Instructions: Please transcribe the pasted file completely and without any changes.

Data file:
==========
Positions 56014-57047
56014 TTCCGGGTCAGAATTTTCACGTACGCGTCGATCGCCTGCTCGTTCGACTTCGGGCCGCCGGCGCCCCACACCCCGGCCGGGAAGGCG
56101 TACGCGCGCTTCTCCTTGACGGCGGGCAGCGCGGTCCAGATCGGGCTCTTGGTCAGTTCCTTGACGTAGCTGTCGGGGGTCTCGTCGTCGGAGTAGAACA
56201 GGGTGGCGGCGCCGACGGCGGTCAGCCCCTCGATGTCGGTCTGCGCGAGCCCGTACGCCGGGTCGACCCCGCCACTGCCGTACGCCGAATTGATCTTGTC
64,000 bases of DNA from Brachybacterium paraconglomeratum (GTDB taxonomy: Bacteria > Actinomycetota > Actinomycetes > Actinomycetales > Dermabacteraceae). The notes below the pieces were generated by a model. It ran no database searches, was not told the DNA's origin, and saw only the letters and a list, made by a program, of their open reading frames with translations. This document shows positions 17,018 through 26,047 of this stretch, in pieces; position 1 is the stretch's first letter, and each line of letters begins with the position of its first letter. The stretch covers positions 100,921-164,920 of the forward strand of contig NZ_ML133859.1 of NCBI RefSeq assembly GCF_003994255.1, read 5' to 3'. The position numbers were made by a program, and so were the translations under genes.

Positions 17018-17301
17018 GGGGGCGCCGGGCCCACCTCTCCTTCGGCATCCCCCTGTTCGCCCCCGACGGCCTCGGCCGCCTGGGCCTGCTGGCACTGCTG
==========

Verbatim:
Positions 56014-57047
56014 TTCCGGGTCAGAATTTTCACGTACGCGTCGATCGCCTGCTCGTTCGACTTCGGGCCGCCGGCGCCCCACACCCCGGCCGGGAAGGCG
56101 TACGCGCGCTTCTCCTTGACGGCGGGCAGCGCGGTCCAGATCGGGCTCTTGGTCAGTTCCTTGACGTAGCTGTCGGGGGTCTCGTCGTCGGAGTAGAACA
56201 GGGTGGCGGCGCCGACGGCGGTCAGCCCCTCGATGTCGGTCTGCGCGAGCCCGTACGCCGGGTCGACCCCGCCACTGCCGTACGCCGAATTGATCTTGTC
64,000 bases of DNA from Brachybacterium paraconglomeratum (GTDB taxonomy: Bacteria > Actinomycetota > Actinomycetes > Actinomycetales > Dermabacteraceae). The notes below the pieces were generated by a model. It ran no database searches, was not told the DNA's origin, and saw only the letters and a list, made by a program, of their open reading frames with translations. This document shows positions 17,018 through 26,047 of this stretch, in pieces; position 1 is the stretch's first letter, and each line of letters begins with the position of its first letter. The stretch covers positions 100,921-164,920 of the forward strand of contig NZ_ML133859.1 of NCBI RefSeq assembly GCF_003994255.1, read 5' to 3'. The position numbers were made by a program, and so were the translations under genes.

Positions 17018-17301
17018 GGGGGCGCCGGGCCCACCTCTCCTTCGGCATCCCCCTGTTCGCCCCCGACGGCCTCGGCCGCCTGGGCCTGCTGGCACTGCTG